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April 20, 2005

Implant surgery done on deaf boy

From: Ahmedabad Newsline - Ahmedabad,India - Apr 20, 2005


Express News Service

Ahmedabad, April 20: Internationally renowned otoneurologist and ENT surgeon Dr Gerard O Donoghue on Wednesday conducted 'Cochlear Implant Surgery' on a 11-year-old boy at Rajasthan Hospitals. The operation was shown live to a number of ENT surgeons who had come to the hospital to attend a workshop on this specialised surgery.

Dr Donoghue performed the surgery on Osho Sharma, who was born deaf. The surgery started at 9:00 am and ended at 12 noon. The ENT surgeons attending the workshop were able to see the surgery and interact with Dr Donoghue through videoconferencing.

Dr Donoghue, a pioneers in cochlear implant, has performed the maximum number of implant surgeries in the paediatric age group in the world. The cochlear implant surgery enables a deaf person to hear the 'sound of music' along with its fineries. The cochlear implant surgeries are done in case of those who are deaf from birth or have acquired this disability as a result of any mishap. And this surgery is advised to those who have repeatedly failed to respond to the conventional treatment. Dr Donoghue, an FRCS from Ireland, has worked at Royal National Institute of ENT, London from 1979 to 1981. He also worked as a senior registrar at Oxford and Royal Berkshire Hospital, Reading. Currently, he is ENT Consultant, Queens Medical Centre, Nottingham, and also teaches at Nottingham University.

According to Dr Mahendra Naik, senior ENT consultant at Rajasthan Hospitals, there are 400 kids in Gujarat who have been screened and are waiting for cochlear implant surgery. ''Of the total 24,000 deaf people in our country, only 0.4 per cent of them need this implant,'' said Dr Naik, also the honorary ENT specialist to the Governor of Gujarat.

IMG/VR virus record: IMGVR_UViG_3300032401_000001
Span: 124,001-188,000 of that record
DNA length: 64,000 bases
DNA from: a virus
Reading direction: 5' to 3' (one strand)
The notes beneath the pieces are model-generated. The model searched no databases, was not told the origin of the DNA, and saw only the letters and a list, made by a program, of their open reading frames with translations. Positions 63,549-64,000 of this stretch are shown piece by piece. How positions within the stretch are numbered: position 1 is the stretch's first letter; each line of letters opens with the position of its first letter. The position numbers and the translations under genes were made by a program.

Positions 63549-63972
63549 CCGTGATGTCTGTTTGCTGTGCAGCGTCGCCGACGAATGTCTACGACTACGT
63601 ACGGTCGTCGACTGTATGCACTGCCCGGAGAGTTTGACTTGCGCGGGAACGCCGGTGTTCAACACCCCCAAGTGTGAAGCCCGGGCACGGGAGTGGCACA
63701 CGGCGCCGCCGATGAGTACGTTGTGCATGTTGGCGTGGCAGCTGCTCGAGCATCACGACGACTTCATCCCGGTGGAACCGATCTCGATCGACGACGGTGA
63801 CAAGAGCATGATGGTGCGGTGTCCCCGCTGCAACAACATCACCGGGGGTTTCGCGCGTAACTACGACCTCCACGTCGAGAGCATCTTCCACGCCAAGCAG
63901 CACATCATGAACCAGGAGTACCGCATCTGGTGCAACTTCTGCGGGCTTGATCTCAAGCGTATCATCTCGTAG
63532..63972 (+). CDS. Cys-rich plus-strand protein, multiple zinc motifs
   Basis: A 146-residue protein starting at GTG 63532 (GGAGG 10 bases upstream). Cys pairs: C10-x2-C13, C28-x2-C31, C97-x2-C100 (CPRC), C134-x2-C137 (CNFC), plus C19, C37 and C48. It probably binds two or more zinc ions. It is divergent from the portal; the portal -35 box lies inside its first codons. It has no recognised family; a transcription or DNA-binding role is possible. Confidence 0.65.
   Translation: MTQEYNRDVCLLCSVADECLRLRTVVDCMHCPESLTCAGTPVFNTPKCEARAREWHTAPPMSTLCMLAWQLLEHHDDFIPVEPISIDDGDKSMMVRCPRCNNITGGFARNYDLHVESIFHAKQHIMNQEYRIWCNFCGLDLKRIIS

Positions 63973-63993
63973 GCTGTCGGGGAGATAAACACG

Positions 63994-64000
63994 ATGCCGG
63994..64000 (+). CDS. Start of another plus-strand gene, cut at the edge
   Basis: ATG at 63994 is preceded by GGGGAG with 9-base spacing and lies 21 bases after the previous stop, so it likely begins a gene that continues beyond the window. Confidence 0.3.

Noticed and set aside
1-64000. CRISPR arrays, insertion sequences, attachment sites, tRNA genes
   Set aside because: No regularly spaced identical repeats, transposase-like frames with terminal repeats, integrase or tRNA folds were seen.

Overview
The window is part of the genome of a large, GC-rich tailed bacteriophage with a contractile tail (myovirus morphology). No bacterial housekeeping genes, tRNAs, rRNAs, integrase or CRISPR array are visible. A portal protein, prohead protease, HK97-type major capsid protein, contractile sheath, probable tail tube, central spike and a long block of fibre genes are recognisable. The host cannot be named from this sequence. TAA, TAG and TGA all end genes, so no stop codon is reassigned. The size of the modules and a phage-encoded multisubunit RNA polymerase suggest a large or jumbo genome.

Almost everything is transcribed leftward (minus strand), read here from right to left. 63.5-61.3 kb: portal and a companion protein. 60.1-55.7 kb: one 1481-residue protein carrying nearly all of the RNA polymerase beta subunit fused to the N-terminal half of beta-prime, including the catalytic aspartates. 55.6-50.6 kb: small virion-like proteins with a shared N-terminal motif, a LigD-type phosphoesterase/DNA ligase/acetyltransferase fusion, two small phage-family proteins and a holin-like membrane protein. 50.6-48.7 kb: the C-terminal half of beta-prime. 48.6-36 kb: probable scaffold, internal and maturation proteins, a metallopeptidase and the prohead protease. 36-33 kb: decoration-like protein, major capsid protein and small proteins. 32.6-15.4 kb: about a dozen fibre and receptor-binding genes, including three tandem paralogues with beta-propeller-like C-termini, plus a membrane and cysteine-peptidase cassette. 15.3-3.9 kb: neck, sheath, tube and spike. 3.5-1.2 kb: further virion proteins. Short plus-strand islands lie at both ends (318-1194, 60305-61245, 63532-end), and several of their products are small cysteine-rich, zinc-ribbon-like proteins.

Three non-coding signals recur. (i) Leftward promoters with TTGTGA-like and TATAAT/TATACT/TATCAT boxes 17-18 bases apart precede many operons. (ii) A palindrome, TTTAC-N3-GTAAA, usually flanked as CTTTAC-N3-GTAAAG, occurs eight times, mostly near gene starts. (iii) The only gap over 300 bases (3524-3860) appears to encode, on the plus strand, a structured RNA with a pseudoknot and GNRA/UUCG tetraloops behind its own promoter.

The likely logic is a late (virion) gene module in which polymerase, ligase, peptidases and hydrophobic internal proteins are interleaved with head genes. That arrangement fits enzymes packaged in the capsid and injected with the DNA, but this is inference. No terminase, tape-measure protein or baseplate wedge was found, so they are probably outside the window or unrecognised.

''Since the total cost of this surgery crosses Rs 8.5 lakh, the Central government has given a go-ahead to the DRDO to produce an Indian version of the implant,'' Dr Naik said. Advanced Bionics which is now supplying the 16-electrodes cochlear implant to India is developing a more advanced implant with 160 electrodes.

''The implant will enable birth-deaf people to hear music apart from normal sounds and will be available in the market once the Food and Drugs Administration of USA clears it,'' said Christopher Zimmer, Export Manager (Asia and Europe) of the firm.

How cochlear implant works? There are two parts of cochlear implant. One is the 'the implant' that is fitted in the bone behind the ear. The other is a speech processor that is either fitted behind the ear or fitted with the help of belt in the chest— this is an outside device which is switched on after four weeks of the surgery. The electrodes—thin platinum wires that emanate from the implant and go to the ear through the bone— work as the carriers of signals. After the surgery, the mapping of the function of the implant is done to find out the decible gained after the implant is placed. When the speech processor is switched on, only then will the child be able to learn and understand the sound.

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